Bozcaada locals cry out against poisoning of animals on the island

Bozcaada locals cry out against poisoning of animals on the island

Bozcaada locals cry out against poisoning of animals on the island

Locals of the Aegean island of Bozcaada off Turkey’s northwestern province of Çanakkale have been crying out against the poisoning of animals on the island, demanding authorities to capture the perpetrators.

On New Year’s Eve only, 20 cats were killed after being poisoned, locals said.

But what sparked the latest outrage was the killing of the two animals of Berna Yurdusev, who has been living on the island for the past 10 years and petting two dogs.

Yurdusev told daily Hürriyet of the last moments of her dogs, Mişa and Arap, saying “they had begun foaming at the mouth most probably after swallowing toxic substances.”

Ayşe Baykara, from Bozcaada City Council’s nature and animal rights working group, said they had asked the Bozcaada Governor’s Office for the latest poisoning incident to be investigated but the authorities had conducted a “superficial analysis,” in which they said “no poison has been found in the area investigated.”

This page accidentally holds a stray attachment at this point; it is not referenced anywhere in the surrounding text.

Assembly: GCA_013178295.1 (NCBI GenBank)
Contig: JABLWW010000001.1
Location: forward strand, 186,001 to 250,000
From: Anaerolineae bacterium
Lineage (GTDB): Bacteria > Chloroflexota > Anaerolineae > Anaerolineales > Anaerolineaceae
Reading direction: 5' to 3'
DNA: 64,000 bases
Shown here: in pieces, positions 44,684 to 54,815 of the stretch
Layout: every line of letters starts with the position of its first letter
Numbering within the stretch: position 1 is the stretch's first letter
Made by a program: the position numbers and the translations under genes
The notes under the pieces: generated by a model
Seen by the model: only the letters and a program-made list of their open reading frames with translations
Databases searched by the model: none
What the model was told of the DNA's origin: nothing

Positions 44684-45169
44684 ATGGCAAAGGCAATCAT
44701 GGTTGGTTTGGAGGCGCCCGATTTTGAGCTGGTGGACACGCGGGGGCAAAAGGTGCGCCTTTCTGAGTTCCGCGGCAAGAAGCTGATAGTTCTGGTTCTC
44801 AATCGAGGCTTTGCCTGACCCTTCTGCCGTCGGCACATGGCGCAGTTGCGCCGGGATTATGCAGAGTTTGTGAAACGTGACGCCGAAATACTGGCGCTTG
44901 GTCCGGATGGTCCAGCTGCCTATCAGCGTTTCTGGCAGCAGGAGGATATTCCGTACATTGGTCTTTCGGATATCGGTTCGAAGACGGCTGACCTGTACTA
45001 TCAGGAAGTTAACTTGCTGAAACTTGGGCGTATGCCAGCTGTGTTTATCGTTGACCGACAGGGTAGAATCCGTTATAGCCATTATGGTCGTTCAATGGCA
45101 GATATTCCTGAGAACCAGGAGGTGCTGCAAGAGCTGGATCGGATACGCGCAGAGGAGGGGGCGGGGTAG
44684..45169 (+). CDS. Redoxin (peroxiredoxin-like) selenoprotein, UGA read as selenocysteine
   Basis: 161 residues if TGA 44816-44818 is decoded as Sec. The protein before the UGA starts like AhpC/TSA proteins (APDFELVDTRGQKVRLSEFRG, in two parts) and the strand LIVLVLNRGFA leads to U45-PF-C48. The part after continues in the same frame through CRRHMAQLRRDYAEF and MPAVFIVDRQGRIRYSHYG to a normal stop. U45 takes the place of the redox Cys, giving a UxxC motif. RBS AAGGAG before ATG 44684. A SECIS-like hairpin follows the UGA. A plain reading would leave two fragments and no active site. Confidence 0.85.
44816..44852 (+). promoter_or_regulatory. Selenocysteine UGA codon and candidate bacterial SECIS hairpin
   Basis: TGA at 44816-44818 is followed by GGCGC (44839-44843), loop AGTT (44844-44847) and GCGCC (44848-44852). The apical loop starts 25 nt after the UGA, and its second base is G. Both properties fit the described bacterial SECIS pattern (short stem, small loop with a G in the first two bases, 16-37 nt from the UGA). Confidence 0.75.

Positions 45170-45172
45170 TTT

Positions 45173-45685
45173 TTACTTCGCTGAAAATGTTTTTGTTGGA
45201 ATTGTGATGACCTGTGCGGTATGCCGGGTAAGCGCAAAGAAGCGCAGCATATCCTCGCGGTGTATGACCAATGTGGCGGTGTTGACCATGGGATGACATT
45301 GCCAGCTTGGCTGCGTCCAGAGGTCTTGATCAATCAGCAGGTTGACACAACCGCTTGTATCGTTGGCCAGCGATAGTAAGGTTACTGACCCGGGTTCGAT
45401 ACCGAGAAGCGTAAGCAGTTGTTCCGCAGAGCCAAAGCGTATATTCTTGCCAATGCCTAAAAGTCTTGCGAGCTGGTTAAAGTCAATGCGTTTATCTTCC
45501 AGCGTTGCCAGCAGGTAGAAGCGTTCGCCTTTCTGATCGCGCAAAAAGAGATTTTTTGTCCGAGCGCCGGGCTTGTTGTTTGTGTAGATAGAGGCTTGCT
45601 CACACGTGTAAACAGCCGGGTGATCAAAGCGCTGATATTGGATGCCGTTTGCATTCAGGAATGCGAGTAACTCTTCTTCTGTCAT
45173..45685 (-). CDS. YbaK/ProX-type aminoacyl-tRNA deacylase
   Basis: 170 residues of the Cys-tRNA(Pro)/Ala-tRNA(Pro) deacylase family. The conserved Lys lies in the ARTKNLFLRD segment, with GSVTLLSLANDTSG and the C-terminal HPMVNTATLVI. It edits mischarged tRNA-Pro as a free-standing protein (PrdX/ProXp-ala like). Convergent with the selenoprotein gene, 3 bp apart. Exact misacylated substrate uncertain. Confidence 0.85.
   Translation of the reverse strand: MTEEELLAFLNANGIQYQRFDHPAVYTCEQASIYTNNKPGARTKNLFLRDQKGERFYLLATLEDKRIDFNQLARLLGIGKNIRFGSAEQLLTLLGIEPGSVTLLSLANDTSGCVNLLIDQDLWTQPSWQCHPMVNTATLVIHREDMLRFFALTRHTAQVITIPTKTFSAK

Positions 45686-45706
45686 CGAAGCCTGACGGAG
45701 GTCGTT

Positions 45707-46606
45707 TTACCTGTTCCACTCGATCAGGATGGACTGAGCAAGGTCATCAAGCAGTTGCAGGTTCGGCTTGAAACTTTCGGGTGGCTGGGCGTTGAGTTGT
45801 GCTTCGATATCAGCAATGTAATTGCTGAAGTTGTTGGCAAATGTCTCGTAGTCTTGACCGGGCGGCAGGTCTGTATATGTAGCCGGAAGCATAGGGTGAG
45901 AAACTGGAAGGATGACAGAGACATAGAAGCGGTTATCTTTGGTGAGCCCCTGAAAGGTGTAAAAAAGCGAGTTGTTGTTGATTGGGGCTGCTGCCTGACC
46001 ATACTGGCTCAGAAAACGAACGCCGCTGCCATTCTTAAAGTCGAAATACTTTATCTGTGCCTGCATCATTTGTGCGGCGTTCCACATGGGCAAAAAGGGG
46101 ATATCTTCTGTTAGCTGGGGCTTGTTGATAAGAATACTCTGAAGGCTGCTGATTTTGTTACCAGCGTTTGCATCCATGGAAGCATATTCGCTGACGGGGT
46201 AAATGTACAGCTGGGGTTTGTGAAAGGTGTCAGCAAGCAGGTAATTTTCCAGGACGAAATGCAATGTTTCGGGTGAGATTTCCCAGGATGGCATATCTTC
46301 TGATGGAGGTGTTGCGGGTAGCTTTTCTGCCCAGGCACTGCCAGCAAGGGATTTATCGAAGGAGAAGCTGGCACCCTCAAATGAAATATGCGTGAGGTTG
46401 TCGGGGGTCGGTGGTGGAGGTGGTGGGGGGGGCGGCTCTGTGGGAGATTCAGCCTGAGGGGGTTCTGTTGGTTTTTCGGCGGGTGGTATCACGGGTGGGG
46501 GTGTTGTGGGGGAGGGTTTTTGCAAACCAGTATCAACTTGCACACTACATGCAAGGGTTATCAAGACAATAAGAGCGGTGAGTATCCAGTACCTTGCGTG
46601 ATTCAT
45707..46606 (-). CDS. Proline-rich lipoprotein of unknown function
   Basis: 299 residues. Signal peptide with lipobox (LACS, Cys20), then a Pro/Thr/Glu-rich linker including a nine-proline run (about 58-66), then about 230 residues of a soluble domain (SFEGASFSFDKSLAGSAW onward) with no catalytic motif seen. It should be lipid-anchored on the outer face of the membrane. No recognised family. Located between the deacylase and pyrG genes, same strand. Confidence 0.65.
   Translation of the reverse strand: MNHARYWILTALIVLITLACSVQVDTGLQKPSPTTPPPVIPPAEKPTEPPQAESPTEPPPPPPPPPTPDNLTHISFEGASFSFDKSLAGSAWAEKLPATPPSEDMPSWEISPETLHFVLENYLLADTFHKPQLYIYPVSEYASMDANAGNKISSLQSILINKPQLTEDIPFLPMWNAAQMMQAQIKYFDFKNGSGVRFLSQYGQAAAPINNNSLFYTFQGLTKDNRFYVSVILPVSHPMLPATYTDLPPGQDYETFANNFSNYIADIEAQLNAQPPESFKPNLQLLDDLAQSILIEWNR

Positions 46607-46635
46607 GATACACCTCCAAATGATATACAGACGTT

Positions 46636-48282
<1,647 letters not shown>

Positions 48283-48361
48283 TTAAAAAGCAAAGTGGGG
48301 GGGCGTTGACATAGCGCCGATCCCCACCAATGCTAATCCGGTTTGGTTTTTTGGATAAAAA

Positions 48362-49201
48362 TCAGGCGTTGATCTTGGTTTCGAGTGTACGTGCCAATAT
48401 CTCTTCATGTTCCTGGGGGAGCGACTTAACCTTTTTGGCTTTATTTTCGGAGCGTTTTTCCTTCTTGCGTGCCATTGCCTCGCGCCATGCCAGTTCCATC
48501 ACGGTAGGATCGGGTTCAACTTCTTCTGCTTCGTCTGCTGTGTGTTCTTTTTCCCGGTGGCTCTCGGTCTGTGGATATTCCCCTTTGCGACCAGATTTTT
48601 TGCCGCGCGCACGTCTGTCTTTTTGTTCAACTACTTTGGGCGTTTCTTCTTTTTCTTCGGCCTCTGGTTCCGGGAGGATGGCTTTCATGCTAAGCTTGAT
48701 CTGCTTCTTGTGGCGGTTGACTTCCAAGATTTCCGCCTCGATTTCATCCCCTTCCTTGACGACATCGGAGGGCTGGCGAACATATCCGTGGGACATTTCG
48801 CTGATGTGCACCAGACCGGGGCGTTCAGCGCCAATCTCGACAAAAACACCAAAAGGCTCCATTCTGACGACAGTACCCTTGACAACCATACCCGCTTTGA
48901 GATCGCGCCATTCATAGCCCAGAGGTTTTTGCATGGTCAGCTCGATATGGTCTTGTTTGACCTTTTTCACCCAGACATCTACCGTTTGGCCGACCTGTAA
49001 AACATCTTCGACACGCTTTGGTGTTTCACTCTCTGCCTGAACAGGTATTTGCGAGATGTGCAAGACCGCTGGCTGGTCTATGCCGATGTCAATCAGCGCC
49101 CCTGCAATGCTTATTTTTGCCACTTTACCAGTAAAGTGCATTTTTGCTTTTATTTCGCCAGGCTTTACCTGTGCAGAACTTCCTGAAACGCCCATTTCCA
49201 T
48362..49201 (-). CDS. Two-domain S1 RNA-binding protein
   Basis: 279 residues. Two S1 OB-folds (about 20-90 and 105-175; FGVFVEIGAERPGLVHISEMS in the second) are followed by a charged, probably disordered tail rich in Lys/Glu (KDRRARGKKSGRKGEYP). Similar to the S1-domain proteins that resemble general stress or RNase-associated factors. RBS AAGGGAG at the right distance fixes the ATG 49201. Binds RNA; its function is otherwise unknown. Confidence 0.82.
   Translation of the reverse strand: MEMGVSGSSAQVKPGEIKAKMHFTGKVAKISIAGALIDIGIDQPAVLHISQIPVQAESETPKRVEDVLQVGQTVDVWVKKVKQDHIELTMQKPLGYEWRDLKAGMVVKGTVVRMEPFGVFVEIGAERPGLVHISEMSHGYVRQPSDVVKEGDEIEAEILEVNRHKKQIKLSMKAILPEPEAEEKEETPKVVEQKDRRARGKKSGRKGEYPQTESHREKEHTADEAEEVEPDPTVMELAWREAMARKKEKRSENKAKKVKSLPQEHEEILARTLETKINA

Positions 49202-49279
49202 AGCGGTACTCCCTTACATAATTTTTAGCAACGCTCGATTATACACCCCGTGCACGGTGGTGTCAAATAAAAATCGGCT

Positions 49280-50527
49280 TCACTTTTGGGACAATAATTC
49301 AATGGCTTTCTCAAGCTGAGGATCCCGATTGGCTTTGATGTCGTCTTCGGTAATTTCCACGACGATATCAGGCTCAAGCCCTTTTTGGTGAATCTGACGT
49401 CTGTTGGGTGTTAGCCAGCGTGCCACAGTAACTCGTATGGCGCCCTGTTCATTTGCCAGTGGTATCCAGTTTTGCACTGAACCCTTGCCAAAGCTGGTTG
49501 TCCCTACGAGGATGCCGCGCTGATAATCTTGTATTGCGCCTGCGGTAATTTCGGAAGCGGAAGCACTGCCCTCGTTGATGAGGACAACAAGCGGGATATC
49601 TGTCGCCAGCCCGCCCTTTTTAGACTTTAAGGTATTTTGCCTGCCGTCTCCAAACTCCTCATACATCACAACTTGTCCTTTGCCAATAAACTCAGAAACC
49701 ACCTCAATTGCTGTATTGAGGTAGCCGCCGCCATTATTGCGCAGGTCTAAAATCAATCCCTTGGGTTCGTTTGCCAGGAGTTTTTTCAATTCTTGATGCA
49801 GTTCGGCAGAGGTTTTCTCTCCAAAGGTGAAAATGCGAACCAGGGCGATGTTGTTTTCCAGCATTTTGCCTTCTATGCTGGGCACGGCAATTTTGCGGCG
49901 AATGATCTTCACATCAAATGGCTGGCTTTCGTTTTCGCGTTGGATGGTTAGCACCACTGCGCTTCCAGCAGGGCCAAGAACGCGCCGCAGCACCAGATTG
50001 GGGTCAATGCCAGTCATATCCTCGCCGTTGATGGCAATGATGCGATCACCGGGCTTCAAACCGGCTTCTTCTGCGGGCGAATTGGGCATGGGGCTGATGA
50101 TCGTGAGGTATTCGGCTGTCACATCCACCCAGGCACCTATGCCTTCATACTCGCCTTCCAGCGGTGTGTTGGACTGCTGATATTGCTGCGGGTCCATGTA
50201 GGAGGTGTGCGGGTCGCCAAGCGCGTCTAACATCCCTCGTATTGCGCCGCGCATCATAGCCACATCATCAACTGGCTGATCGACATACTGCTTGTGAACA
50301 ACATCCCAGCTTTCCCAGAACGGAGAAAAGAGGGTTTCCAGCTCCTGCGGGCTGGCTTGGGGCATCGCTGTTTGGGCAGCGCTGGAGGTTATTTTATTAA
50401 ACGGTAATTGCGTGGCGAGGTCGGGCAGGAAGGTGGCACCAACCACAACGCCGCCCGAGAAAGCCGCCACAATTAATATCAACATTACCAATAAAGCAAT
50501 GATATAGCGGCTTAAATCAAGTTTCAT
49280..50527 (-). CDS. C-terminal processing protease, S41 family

Baykara, however, said they would continue to “pursue their fight” regarding animal rights, hoping the latest poisoning incident would be the last on the island. She also said that in the aftermath of such incidents locals tried to adopt as many stray animals as possible.

Baykara blamed the impunity given to perpetrators as the motivation behind killing animals. “One person gets obsessed with cats and kills them. Then another, seeing that the other was not punished, spreads poison everywhere to stop foxes from roaming around. Another then, getting courage from all this, decides to wipe out dogs and says, ‘I am disturbed by them.’ Because, there is no deterrent punishment,” Baykara said.

Bozcaada Mayor Hakan Can Yılmaz also condemned the poisoning of the animals on the island, stressing that the poisons mixed with the animals’ food also have negative effects on humans.

“We have conducted meetings to raise awareness among the island’s locals [regarding the poisons]. We have personally explained the damages of poison on our children and us. We have lost Mişa, one of the symbolic animals of our island,” Yılmaz said.

Killing, torturing or tormenting stray animals and pets was penalized with a fine until now, but with a new government bill, proposing animals in Turkey “are not property,” this is about to change.

The draft law foresees that torturing and killing animals will bring about a jail sentence for the perpetrator and not a fine — a topic which has widely been discussed in Turkey for years now, with animal rights activists calling for a change for decades.